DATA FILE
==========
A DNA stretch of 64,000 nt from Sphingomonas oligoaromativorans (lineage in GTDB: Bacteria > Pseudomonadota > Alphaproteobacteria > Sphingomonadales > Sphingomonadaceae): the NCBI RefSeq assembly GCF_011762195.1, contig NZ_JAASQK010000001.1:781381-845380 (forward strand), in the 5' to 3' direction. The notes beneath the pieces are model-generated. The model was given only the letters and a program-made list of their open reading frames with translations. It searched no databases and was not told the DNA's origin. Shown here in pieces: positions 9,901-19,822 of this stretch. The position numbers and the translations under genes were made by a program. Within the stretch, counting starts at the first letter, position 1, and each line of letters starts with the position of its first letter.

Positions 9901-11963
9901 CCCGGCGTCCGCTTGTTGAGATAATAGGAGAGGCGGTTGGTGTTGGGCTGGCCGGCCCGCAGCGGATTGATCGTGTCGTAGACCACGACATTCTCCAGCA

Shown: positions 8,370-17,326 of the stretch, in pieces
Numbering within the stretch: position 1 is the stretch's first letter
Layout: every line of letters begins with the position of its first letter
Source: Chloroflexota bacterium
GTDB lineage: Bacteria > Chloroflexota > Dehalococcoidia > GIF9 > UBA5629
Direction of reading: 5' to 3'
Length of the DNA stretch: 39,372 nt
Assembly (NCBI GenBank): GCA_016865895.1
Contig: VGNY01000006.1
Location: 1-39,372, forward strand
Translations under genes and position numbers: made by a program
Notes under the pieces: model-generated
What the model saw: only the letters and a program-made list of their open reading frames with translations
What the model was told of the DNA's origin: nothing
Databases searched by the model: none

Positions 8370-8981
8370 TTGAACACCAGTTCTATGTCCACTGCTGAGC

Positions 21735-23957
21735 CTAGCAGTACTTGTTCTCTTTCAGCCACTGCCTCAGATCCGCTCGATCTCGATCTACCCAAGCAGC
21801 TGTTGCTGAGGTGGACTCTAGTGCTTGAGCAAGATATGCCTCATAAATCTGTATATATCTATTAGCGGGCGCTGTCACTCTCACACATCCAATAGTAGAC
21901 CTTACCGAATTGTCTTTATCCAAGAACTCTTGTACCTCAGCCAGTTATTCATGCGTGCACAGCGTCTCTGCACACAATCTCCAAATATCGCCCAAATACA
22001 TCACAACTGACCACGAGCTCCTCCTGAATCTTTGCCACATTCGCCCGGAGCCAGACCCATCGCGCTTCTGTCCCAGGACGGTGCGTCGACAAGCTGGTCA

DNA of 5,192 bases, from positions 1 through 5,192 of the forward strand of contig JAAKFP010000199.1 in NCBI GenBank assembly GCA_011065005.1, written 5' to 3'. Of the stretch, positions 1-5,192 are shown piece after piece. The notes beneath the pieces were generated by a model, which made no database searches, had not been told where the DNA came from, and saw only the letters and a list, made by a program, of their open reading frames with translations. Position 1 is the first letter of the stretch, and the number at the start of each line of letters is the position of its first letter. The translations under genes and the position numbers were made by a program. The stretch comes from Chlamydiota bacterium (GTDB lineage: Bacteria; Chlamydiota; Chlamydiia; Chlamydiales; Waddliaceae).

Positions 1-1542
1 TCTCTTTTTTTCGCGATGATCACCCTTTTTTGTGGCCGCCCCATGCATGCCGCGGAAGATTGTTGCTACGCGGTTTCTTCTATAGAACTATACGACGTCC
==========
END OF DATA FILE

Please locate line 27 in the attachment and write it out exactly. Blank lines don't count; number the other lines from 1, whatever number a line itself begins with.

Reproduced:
Positions 1-1542